8-month-old male American mink (Neogale vison) (non-Aleutian)
This mink was a non-inoculated experimental control animal. All mink were acclimated to the facility after arrival for a period of 3 weeks prior to initiation of the experiment. No clinical signs were observed in this mink.
Bright red lungs that did not collapse normally.
Other mink from this cohort were PCR positive for Aleutian Mink Disease Virus (AMDV) in lung and spleen samples. Frozen samples from this case were not immediately available for molecular testing at the time of conference submission.
Immunohistochemistry for B cell, T cell, and macrophage markers. Most perivascular mononuclear cells stained with CD3 antibody with immunohistochemistry.
Lung: The alveolar septa are diffusely thickened due to increased numbers of lymphocytes and enlarged round to cuboidal epithelium (type II pneumocyte hyperplasia) lining the alveoli. There are many lymphocytes with fewer plasma cells around pulmonary vasculature. There are multifocal areas of low numbers of neutrophils within alveoli and alveolar septa along with numerous alveolar macrophages. Alveolar macrophages have two distinct morphologies. The first type is 20-35 microns in diameter with a round to reniform 10-20 microns in diameter; the cytoplasm is amphophilic with an eosinophilic perinuclear clear zone. The second population of macrophages have prominent 2–3-micron intracytoplasmic vacuoles. There are occasionally multinucleated macrophages. Alveolar lumens also contain sloughed epithelial cells multifocal areas of eosinophilic proteinaceous fluid. Alveolar septa are lined by a curved cup-shaped eosinophilic material. Capillaries are congested with red blood cells and occasionally filled with dense eosinophilic material that expands the capillary. Near the lung periphery, capillaries are largely devoid of red blood cells.
Pneumocytes occasionally have vacuolated cytoplasm. Rarely within intra-alveolar cells, there are oval to round magenta intranuclear inclusion bodies 3-4 µm in diameter with peripheralized chromatin. There are multifocal areas where alveolar septal walls are absent, and alveoli conjoin (microbullae).
Contributor’s Morphologic Diagnoses:
Interstitial pneumonia, lymphohistiocytic, diffuse, moderate, chronic with perivascular lymphocytes.
The microscopic findings are consistent with Aleutian Mink Disease Virus (AMDV). Previous mink from this shipment died acutely upon arrival and were positive for AMDV by PCR in the spleen and lungs and had concomitant severe hepatic lipidosis.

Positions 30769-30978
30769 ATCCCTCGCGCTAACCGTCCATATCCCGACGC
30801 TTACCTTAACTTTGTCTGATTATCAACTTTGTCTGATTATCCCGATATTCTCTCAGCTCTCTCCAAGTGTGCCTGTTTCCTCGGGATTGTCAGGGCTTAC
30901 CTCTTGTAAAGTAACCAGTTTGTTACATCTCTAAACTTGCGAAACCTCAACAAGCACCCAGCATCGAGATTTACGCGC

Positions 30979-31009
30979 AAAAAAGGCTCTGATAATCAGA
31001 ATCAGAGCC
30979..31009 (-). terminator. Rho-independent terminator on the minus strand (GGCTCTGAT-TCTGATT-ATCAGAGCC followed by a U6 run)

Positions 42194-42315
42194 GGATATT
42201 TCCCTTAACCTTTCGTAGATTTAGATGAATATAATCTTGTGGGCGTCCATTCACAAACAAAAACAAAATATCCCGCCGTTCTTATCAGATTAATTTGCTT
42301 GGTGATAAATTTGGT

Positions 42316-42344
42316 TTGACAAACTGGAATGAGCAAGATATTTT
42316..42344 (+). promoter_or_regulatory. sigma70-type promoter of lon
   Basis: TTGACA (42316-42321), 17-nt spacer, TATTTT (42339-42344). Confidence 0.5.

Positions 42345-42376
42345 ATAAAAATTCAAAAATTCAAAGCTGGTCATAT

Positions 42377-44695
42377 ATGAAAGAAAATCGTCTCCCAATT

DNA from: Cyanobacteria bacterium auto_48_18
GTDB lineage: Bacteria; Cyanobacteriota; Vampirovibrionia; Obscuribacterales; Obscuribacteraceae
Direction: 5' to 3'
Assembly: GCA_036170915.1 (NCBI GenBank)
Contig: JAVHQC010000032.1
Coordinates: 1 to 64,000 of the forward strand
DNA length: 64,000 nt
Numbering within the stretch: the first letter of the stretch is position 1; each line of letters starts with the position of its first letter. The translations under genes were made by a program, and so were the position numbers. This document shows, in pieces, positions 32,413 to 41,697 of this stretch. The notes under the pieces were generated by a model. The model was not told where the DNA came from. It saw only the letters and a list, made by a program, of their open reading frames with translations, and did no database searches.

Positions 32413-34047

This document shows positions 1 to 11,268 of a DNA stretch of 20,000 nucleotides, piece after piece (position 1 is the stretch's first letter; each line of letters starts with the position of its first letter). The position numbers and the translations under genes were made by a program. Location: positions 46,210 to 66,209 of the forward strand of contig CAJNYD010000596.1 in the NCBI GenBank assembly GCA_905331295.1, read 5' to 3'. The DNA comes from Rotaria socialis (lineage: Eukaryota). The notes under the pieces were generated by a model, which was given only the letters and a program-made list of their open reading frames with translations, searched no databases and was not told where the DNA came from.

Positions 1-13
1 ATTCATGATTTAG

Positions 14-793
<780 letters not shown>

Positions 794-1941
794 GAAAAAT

Aleutian mink disease virus (AMDV) is the archetype and prototype member of Amdoparvoviruses that infects domesticated and wild mink. Individual cases of infection with AMDV in other species is reported, but some historic reports did not include evaluation of sequence. The viral family within the carnivores has recently grown, with distinct, host-specific amdoparvoviruses (APVs) discovered in fishers, grey foxes, red foxes, raccoon dogs, red pandas, and striped skunks.8 In AMDV infected mink, the host age and immune status affects the clinical outcome. In mink kits, the disease classically manifests with interstitial pneumonia and viral replication is predominantly within type II pneumocytes.3,7 In adult mink, the virus is found in macrophages in lymphoid tissue. Plasma cells proliferate and infiltrate the liver, spleen, kidneys, and lymph nodes. The disease has also been called mink plasmacytosis because of this. Mink have a hypergammaglobulinemia and develop renal disease characterized by glomerulonephritis and interstitial nephritis. Glomerulonephritis and vasculitis are due to viral-antibody complexes (type III hypersensitivity) in affected mink.3,6
Aleutian mink are named for a hair coat color dilution due to a genetic mutation. The mutation, termed Chédiak-Higashi syndrome, results in defective lysosomes, melanosomes, cytolytic granules, and platelet rich granules.6 Aleutian mink are more susceptible to AMDV and appear to be affected by all isolates or strains; whereas, non-Aleutian mink, may be less susceptible to some virus strains resulting in non-progressive persistent infections.3
National Animal Disease Center
Lung: Pneumonia, interstitial, lymphohistiocytic, diffuse, moderate, with type II pneumocyte hyperplasia, peribronchial and perivascular lymphoplasmacytic infiltrates, and intranuclear viral inclusion bodies.